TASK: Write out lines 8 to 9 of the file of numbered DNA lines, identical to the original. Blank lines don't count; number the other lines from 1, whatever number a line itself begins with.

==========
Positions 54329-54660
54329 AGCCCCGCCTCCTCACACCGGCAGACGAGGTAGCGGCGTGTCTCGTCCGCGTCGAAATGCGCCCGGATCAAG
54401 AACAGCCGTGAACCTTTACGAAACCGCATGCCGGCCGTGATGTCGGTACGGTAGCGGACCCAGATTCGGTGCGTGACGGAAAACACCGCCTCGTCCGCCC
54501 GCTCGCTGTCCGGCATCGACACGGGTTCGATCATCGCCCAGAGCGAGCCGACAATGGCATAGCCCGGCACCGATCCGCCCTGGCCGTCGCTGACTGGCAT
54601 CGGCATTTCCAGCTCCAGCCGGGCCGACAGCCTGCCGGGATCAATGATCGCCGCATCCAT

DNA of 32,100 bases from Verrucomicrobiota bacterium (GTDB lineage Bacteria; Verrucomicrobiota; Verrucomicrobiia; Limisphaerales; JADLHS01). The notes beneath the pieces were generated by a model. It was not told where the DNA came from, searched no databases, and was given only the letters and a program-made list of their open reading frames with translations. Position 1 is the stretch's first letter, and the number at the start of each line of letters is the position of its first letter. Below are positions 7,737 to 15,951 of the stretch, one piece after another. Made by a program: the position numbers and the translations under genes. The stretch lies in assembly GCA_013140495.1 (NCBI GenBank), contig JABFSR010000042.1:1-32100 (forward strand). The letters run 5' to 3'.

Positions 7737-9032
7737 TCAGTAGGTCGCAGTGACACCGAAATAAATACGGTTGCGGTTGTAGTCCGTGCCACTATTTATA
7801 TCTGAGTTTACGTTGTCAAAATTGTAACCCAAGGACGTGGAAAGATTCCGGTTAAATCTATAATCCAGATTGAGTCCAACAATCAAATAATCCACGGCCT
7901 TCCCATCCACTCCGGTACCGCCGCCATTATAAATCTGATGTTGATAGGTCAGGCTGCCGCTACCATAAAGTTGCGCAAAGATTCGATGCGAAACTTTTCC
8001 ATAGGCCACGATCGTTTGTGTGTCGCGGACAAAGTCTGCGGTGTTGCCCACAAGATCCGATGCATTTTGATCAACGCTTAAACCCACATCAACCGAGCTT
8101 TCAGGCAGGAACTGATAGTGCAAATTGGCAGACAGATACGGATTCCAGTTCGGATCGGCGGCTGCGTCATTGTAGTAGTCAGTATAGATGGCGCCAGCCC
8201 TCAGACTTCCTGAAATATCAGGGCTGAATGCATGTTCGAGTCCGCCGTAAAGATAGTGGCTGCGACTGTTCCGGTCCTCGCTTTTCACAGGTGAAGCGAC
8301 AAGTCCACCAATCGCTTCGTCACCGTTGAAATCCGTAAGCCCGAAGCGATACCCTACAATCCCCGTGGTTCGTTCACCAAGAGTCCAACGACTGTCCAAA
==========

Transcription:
7737 TCAGTAGGTCGCAGTGACACCGAAATAAATACGGTTGCGGTTGTAGTCCGTGCCACTATTTATA
7801 TCTGAGTTTACGTTGTCAAAATTGTAACCCAAGGACGTGGAAAGATTCCGGTTAAATCTATAATCCAGATTGAGTCCAACAATCAAATAATCCACGGCCT